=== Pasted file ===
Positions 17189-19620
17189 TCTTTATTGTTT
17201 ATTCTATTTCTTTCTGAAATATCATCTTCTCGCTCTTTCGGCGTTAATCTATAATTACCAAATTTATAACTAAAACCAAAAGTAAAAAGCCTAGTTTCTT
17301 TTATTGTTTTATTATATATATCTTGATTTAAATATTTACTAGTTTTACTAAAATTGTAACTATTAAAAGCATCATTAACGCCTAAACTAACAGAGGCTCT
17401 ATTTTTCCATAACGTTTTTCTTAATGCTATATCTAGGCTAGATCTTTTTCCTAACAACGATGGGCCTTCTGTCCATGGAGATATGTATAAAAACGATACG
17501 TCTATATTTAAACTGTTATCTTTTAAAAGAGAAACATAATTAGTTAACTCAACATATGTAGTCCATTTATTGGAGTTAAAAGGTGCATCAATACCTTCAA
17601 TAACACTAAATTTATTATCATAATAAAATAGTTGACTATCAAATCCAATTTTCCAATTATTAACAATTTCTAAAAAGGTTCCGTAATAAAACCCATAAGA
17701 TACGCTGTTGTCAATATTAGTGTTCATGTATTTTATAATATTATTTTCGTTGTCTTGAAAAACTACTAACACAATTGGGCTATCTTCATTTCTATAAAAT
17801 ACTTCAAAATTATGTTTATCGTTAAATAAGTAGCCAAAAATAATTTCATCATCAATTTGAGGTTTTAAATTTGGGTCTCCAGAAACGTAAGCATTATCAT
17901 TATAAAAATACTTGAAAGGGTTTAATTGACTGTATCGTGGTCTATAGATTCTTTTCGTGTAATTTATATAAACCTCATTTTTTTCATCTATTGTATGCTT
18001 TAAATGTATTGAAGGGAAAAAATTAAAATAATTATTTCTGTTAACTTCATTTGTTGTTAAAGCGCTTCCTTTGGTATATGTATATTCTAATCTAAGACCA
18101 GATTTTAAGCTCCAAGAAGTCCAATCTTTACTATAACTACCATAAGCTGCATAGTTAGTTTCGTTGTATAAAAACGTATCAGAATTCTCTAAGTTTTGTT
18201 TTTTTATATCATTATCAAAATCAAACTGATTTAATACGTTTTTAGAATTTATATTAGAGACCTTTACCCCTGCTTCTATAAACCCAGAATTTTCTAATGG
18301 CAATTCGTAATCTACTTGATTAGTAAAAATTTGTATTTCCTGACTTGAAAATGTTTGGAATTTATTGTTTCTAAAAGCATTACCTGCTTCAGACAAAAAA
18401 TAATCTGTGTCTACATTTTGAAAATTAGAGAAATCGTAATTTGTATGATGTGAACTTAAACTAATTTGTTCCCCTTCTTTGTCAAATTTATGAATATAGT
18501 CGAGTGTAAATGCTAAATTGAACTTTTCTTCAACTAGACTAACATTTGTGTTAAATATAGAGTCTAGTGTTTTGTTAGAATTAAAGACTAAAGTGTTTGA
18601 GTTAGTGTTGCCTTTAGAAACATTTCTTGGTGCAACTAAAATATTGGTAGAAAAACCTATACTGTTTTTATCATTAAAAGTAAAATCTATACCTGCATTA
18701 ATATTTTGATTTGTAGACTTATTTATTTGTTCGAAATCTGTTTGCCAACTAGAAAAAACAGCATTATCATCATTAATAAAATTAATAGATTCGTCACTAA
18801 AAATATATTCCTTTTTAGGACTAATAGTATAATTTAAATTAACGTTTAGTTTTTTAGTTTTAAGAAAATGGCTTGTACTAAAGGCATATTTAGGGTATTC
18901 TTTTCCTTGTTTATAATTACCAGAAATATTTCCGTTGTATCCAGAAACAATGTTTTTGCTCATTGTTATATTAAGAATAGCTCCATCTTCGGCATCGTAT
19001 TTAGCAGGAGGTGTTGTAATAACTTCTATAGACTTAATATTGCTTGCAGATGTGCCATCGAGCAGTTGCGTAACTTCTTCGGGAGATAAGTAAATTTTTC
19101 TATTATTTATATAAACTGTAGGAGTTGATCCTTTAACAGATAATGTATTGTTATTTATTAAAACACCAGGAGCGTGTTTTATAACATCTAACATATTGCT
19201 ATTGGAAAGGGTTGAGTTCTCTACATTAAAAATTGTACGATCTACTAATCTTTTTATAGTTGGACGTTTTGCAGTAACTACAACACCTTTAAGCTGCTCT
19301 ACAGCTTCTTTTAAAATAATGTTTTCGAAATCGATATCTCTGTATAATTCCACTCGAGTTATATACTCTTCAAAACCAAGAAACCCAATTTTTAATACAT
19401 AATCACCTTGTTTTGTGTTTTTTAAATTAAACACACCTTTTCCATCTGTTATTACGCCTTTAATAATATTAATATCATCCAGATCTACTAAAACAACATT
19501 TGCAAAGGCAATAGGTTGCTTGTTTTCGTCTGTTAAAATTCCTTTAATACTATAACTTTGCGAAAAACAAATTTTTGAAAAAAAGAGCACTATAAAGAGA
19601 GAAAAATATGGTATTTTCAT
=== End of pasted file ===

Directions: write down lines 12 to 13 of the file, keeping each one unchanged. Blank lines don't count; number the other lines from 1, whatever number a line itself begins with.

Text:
18101 GATTTTAAGCTCCAAGAAGTCCAATCTTTACTATAACTACCATAAGCTGCATAGTTAGTTTCGTTGTATAAAAACGTATCAGAATTCTCTAAGTTTTGTT
18201 TTTTTATATCATTATCAAAATCAAACTGATTTAATACGTTTTTAGAATTTATATTAGAGACCTTTACCCCTGCTTCTATAAACCCAGAATTTTCTAATGG